First, the new directive lowers the bar for authority-focused output: "…providing the controlled legal person carries out more than 80% of its activities in the tasks entrusted to it by the controlling contracting authority or by other legal persons controlled by that contracting authority."
The increase from the current 10% to 20% makes a big difference. This will allow hospitals, prisons, schools and other publically owned assets to consider the opportunities available where they wish to provide a service in house for which there is a commercial demand for any surplus capacity (eg, power generation, back-office services or private medical facilities). Often the cost of increasing production capacity of such services is less than the pro-rata value per unit of more modest production (eg, the cost to generate 1.25MW of power is usually considerably less than 125% of the cost of 1MW), making it financially attractive to increase production/capacity specifically to produce a profitable surplus.
The directive answers a question that has been repeatedly avoided by the ECJ: can one subsidiary provide services to another subsidiary where they share the same parent within the Teckal exception? Article 12(2) tells us that such arrangements are exempt, even though the previously necessary "case of power of decisive influence over both strategic objectives and significant decisions" is not present. Also expressly included is the "reverse Teckal" relationship, where a subsidiary awards a contract to its parent.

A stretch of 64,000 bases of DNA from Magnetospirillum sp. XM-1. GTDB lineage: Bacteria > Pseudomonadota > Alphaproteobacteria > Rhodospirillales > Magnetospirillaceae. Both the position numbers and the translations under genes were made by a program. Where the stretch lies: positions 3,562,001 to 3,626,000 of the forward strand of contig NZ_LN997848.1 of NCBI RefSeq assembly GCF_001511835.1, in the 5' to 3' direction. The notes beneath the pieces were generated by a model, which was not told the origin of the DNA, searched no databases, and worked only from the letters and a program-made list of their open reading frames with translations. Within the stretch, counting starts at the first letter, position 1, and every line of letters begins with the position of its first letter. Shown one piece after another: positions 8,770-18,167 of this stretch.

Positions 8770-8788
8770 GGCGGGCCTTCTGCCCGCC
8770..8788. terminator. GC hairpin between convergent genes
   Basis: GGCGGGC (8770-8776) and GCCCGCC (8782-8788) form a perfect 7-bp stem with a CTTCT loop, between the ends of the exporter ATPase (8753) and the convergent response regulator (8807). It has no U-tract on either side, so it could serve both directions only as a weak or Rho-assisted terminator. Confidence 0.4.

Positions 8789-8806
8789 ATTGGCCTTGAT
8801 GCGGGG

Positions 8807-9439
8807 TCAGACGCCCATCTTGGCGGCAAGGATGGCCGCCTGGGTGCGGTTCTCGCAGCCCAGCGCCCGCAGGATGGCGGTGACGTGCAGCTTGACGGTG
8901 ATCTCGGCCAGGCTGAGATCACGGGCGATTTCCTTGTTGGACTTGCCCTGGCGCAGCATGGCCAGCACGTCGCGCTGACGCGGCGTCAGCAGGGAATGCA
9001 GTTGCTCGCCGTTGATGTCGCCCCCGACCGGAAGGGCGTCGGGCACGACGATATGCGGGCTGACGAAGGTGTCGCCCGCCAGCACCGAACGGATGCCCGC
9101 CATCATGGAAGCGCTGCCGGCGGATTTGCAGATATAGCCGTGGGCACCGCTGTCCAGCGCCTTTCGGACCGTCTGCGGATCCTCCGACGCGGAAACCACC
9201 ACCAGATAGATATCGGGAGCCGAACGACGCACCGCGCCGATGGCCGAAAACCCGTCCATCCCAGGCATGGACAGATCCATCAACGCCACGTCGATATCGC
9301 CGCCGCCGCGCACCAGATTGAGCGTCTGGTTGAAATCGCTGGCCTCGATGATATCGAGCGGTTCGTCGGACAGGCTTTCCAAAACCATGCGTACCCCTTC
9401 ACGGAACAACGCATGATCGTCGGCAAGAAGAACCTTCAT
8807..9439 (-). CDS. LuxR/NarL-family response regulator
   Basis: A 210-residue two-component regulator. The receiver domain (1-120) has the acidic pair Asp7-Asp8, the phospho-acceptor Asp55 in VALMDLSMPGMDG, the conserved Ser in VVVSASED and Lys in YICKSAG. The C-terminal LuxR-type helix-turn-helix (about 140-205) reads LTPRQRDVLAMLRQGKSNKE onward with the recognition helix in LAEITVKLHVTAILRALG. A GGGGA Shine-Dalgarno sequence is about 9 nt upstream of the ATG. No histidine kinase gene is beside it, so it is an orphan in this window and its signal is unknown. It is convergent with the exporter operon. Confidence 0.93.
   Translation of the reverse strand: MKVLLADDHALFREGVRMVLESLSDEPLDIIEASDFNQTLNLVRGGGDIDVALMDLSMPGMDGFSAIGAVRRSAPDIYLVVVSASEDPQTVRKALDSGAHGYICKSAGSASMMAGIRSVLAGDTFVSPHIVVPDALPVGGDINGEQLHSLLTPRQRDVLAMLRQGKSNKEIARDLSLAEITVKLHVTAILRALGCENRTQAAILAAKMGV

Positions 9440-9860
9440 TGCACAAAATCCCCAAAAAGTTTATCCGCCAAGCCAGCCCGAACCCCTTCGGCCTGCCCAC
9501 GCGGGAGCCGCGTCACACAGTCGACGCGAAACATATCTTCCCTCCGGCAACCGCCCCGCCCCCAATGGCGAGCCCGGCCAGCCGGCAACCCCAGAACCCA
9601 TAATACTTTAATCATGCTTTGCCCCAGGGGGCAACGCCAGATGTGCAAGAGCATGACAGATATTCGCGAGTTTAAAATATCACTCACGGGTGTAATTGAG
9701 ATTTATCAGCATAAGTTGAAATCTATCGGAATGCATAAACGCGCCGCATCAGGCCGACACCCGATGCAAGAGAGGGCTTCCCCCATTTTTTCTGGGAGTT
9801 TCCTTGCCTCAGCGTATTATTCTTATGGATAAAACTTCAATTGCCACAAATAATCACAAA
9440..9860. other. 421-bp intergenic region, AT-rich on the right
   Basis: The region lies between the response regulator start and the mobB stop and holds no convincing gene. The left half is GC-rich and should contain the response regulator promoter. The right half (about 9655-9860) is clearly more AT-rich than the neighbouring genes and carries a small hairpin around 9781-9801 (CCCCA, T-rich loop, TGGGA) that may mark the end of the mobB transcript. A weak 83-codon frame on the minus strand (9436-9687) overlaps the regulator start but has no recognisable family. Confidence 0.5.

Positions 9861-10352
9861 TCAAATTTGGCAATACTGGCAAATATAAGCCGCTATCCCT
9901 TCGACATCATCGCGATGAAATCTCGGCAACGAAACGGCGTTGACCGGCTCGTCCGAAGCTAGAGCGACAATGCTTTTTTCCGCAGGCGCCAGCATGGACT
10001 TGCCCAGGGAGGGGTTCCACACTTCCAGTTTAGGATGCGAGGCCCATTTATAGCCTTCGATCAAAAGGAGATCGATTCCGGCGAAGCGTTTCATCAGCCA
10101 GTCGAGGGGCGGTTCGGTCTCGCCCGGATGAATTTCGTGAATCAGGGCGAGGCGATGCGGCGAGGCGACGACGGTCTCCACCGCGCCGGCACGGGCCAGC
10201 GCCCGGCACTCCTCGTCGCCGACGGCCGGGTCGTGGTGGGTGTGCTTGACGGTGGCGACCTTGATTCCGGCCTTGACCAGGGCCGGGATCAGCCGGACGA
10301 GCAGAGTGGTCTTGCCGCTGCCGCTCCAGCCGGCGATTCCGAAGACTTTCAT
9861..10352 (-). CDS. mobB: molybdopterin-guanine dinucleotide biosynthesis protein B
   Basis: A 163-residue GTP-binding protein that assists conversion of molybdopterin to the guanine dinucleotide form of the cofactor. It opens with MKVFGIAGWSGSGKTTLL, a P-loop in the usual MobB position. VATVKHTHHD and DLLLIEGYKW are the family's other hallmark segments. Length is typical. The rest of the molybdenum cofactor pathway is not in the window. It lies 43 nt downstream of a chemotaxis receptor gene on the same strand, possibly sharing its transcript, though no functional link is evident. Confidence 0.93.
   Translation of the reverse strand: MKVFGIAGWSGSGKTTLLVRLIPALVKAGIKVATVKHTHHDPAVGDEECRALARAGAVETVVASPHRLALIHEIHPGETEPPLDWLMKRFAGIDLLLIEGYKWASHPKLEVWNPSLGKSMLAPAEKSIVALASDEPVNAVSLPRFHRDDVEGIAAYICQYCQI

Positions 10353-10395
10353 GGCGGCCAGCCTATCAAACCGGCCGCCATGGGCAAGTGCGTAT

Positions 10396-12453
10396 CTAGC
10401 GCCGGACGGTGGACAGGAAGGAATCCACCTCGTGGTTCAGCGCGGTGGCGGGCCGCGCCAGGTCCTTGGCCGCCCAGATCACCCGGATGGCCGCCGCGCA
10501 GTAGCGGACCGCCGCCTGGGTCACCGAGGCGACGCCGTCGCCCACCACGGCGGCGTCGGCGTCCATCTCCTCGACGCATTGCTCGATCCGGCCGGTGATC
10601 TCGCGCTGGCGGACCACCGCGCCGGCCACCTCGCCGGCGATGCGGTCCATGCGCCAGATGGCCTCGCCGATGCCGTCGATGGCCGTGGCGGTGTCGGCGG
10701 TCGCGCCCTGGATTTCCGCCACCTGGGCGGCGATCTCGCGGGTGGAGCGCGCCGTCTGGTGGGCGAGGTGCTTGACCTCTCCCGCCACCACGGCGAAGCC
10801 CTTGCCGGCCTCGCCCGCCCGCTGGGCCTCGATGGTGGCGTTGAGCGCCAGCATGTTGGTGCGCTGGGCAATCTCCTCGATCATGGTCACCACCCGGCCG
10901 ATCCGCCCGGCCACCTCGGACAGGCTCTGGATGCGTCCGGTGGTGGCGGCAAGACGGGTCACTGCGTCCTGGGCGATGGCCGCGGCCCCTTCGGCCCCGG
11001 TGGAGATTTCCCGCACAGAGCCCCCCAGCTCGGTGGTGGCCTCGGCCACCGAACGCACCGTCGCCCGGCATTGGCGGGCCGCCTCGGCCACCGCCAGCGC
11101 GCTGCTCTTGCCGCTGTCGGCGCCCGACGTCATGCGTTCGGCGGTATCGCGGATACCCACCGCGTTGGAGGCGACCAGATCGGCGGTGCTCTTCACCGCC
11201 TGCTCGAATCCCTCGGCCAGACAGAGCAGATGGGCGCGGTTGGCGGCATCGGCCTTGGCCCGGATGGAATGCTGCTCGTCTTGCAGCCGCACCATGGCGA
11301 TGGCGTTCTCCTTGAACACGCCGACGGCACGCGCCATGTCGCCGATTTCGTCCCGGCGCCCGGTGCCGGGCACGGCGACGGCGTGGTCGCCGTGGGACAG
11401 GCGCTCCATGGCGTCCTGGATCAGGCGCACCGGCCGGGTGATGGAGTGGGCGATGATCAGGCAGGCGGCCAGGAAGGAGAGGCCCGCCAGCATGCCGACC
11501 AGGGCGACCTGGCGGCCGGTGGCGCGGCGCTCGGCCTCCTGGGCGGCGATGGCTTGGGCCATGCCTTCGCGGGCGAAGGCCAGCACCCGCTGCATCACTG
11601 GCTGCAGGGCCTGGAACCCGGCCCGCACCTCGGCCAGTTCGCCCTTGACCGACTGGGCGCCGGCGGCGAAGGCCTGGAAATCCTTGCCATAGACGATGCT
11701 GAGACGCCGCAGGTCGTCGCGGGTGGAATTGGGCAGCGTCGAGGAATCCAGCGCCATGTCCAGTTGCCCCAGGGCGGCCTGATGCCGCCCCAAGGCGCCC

At present, although severely limited in its application, the Teckal company allows public authorities a route by which to avoid application of the procurement rules where they need to provide services internally via a limited company, but not a great deal else. Following implementation of the new directive, it may be possible for new facilities, built primarily for the benefit of public authorities, to pay for a sizeable chunk of their own upkeep. Furthermore, thanks to Article 12(2), larger public bodies (eg, county councils or NHS England) will be able to create construction or supply companies. These companies will not only be able to contract with the parent, but also with every other subsidiary of the parent.
This will surely be appealing to even more cautious authorities. The opportunity to raise income, avoid the procurement rules process and ensure maximum benefit for the public (by recycling the profits and savings back into the authority) will make good use of limited funding, something that is at the forefront of planning for many public service providers already. Furthermore, for many authorities saddled with costly or ineffective private finance initiative facilities, they now have a new and realistic option when considering service provider option: do it yourself and do 20% of it for somebody else.
Neil Window is a trainee in the construction litigation department of Addleshaw Goddard.